Ministry seeks to educate Zimbabweans about true nature of AIDS

By November 30, 2009

Zimbabwe (MNN) — Tomorrow is World AIDS Day.

As individuals worldwide seek to raise awareness and stop the spread of AIDS, however, millions in Zimbabwe and across Africa are believing a lie.

Mark Clark with The Evangelical Alliance Mission (TEAM) calls it the "Great Lie."

"Satan has propagated a lie not only in Zimbabwe, but it's spreading all through Africa: the way to cure yourself of AIDS is to have sexual relations with a virgin," he says.

Because there are few adult virgins left in Africa, men are taking young girls, raping them and leaving them devastated and infected.

In addition to the "Great Lie," Zimbabweans believe those infected with AIDS are cursed and should be avoided. Thus, as young girls are raped and contract AIDS, many families no longer want them.

Through education of youth, TEAM is trying to dispel these myths. They are also seeking to provide the proper medicine needed to strengthen the immune systems of those who are already living with AIDS.

Sadly, Clark says, many individuals have a negative attitude about those infected with AIDS.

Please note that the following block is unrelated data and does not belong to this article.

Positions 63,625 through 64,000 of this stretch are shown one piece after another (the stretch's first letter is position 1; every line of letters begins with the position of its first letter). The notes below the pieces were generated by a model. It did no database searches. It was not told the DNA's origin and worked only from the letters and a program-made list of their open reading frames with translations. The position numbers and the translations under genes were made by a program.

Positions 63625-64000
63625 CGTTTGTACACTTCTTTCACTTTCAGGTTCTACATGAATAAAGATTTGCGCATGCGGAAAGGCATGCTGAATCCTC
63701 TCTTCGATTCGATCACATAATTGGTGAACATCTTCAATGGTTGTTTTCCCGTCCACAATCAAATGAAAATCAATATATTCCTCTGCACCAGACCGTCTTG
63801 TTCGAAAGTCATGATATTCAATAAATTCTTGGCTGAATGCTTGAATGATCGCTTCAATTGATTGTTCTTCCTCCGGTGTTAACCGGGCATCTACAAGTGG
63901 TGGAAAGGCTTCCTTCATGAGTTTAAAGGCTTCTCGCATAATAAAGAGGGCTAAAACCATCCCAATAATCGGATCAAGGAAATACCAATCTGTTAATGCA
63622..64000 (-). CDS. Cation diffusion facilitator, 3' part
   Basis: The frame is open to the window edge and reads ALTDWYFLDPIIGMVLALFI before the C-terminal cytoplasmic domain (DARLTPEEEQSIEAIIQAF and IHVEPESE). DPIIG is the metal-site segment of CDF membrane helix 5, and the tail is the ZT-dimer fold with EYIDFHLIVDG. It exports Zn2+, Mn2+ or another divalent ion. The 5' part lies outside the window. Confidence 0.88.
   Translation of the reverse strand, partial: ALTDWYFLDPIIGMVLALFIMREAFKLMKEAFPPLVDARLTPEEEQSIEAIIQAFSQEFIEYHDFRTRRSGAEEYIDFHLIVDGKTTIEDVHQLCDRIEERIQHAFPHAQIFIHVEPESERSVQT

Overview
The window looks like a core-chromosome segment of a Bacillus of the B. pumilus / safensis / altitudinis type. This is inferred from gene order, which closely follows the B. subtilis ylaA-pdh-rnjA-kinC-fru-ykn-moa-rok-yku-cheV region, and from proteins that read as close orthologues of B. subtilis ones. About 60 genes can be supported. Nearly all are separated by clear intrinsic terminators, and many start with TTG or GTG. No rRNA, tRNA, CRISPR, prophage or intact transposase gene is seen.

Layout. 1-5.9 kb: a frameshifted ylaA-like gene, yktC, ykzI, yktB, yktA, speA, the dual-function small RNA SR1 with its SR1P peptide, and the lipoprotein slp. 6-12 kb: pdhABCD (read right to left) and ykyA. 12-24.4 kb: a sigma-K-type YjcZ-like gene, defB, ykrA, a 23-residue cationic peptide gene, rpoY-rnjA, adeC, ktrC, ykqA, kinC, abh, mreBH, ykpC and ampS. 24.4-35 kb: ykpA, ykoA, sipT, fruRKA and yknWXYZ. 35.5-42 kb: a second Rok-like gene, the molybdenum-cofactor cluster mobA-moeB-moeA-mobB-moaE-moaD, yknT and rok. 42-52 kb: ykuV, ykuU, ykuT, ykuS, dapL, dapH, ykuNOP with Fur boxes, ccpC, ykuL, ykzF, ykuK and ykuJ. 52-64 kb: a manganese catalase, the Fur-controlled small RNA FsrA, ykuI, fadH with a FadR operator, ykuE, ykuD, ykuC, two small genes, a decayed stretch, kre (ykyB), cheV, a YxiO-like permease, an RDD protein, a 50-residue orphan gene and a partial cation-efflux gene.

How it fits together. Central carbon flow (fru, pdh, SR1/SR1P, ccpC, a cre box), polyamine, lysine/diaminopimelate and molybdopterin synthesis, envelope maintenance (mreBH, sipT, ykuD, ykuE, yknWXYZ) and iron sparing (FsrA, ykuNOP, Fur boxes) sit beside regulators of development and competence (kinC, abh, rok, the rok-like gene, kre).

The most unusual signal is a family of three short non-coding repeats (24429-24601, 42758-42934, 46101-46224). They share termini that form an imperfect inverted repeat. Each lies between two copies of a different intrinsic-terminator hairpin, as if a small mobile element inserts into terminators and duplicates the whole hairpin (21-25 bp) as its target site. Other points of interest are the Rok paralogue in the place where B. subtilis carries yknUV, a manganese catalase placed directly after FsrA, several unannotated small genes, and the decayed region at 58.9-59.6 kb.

"The tendency is to see someone in that situation and think, ‘Oh, they're getting what they deserve; they've sinned, therefore this is a result of sin'," Clark said.

He challenges individuals who hold this attitude to adopt a new mindset and realize that these people still need God. It's important to love the sinner while fighting the sin.

There is also a tendency to become overwhelmed by the magnitude of the problem. In Zimbabwe alone, Clark said, over four million people live with AIDS, and another four million are somehow affected by it. We tend to think, "Oh, it's so huge. I can't do anything to make difference," Clark says.

However, this doesn't stop a grandmother in Zimbabwe who simply visits people infected with AIDS everyday to make sure they took their medicine. The medicine boosts their immune systems and prevents them from dying from a secondary disease, such as tuberculosis or malaria. By doing so, she is saving numerous lives.

You can help as well. There are many opportunities, says Clark: "We need people with pastoral gifts, people with medical gifts; we just need people who are willing to love others who are hurting. We need people to say, ‘God, I don't know where You want me to go or what You want me to do, but I am willing.'"

Consider how you can get involved, from your home or by going to Africa. Visit to learn more.


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